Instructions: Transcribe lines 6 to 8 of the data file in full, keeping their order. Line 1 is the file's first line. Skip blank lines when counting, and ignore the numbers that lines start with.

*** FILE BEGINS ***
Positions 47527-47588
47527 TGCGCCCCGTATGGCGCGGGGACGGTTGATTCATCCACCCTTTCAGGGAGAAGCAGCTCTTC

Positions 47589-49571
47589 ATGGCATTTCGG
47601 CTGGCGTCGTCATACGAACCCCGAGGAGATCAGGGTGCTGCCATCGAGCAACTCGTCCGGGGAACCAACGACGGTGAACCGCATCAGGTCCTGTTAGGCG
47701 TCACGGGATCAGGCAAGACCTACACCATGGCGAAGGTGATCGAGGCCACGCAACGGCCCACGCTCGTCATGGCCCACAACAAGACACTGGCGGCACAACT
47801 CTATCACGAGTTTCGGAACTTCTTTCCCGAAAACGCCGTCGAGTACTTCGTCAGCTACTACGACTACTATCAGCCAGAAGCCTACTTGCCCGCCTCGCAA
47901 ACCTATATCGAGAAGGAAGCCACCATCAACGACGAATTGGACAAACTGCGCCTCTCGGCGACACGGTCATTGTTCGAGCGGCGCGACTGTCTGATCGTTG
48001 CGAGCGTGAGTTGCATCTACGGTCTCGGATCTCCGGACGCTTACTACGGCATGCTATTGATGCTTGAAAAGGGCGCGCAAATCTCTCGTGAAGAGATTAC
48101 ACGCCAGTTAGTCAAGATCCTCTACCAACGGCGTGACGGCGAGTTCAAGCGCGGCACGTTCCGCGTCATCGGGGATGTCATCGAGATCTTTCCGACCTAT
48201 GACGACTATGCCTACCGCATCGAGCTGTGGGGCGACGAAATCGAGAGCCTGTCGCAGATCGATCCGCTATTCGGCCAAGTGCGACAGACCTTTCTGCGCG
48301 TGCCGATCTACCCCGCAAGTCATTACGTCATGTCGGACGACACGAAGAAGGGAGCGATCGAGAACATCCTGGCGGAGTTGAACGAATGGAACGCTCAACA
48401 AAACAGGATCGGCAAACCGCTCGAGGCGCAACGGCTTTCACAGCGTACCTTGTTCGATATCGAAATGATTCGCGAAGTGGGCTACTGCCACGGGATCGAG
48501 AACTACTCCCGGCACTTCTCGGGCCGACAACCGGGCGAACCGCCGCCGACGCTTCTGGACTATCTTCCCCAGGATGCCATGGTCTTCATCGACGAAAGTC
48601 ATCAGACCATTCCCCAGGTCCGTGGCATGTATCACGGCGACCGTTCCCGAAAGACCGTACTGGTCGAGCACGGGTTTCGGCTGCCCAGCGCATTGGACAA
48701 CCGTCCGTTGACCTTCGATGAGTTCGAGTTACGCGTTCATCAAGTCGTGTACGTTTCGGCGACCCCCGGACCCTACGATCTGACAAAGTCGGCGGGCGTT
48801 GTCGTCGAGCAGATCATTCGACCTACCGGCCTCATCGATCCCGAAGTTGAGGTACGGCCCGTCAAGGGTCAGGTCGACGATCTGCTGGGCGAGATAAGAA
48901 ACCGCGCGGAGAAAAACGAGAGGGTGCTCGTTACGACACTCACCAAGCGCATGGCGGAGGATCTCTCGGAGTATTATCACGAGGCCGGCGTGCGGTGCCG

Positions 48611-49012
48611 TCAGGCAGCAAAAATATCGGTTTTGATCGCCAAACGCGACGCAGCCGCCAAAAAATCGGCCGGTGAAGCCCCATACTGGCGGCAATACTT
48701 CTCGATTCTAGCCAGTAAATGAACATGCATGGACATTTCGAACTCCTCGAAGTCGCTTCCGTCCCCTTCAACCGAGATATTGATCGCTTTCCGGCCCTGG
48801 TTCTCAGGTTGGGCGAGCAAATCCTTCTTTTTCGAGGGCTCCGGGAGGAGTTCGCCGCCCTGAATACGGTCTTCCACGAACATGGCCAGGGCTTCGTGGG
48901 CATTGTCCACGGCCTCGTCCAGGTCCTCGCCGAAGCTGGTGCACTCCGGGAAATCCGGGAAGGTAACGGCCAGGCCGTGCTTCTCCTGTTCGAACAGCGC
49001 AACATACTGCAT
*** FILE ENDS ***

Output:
47701 TCACGGGATCAGGCAAGACCTACACCATGGCGAAGGTGATCGAGGCCACGCAACGGCCCACGCTCGTCATGGCCCACAACAAGACACTGGCGGCACAACT
47801 CTATCACGAGTTTCGGAACTTCTTTCCCGAAAACGCCGTCGAGTACTTCGTCAGCTACTACGACTACTATCAGCCAGAAGCCTACTTGCCCGCCTCGCAA
47901 ACCTATATCGAGAAGGAAGCCACCATCAACGACGAATTGGACAAACTGCGCCTCTCGGCGACACGGTCATTGTTCGAGCGGCGCGACTGTCTGATCGTTG